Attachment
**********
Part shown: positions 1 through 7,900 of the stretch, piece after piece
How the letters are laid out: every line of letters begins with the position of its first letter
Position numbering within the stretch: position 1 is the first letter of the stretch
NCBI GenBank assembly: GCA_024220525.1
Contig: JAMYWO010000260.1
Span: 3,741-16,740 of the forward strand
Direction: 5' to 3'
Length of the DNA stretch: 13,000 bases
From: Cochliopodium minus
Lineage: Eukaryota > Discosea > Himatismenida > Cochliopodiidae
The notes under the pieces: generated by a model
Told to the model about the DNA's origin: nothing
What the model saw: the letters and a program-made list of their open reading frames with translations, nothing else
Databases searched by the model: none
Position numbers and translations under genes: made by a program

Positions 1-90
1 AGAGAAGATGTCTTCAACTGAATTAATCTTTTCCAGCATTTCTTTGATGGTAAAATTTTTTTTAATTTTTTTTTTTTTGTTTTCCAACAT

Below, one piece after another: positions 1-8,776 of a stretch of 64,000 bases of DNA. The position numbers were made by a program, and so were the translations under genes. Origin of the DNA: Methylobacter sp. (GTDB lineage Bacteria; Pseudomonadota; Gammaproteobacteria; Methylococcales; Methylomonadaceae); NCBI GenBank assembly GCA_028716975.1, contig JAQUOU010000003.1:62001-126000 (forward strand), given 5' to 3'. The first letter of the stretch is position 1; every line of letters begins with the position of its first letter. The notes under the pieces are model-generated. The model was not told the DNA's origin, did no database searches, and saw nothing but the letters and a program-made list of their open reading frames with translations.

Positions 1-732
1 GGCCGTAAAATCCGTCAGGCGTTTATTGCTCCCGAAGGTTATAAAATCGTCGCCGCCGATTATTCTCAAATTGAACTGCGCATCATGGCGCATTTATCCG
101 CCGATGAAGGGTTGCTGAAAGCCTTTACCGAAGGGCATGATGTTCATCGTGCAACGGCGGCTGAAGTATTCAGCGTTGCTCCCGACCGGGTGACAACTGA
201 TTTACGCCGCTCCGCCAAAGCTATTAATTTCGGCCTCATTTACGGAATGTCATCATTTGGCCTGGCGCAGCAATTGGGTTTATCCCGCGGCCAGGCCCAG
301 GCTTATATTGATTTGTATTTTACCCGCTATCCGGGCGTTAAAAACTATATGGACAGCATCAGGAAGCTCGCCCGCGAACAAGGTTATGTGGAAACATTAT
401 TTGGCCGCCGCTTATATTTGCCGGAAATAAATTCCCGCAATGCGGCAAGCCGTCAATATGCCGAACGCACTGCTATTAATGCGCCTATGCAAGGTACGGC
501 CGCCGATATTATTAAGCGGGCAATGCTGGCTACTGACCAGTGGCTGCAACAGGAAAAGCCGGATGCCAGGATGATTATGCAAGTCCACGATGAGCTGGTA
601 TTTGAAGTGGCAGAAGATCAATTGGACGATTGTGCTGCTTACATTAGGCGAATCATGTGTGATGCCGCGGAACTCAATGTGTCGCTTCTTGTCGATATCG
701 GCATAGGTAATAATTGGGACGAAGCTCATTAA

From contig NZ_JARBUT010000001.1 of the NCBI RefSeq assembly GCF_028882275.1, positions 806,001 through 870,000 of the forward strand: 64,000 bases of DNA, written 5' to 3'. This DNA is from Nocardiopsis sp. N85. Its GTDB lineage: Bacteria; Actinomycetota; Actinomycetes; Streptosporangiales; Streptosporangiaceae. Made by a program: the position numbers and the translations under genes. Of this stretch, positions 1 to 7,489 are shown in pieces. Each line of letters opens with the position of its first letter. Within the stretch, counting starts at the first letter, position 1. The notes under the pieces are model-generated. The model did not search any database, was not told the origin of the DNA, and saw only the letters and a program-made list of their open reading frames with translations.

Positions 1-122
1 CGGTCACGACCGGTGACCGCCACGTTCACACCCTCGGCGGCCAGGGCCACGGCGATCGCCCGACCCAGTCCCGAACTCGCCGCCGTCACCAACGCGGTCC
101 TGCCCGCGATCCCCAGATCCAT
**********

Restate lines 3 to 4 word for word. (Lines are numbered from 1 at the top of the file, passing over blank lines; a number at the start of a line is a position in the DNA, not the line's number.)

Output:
Position numbering within the stretch: position 1 is the first letter of the stretch
NCBI GenBank assembly: GCA_024220525.1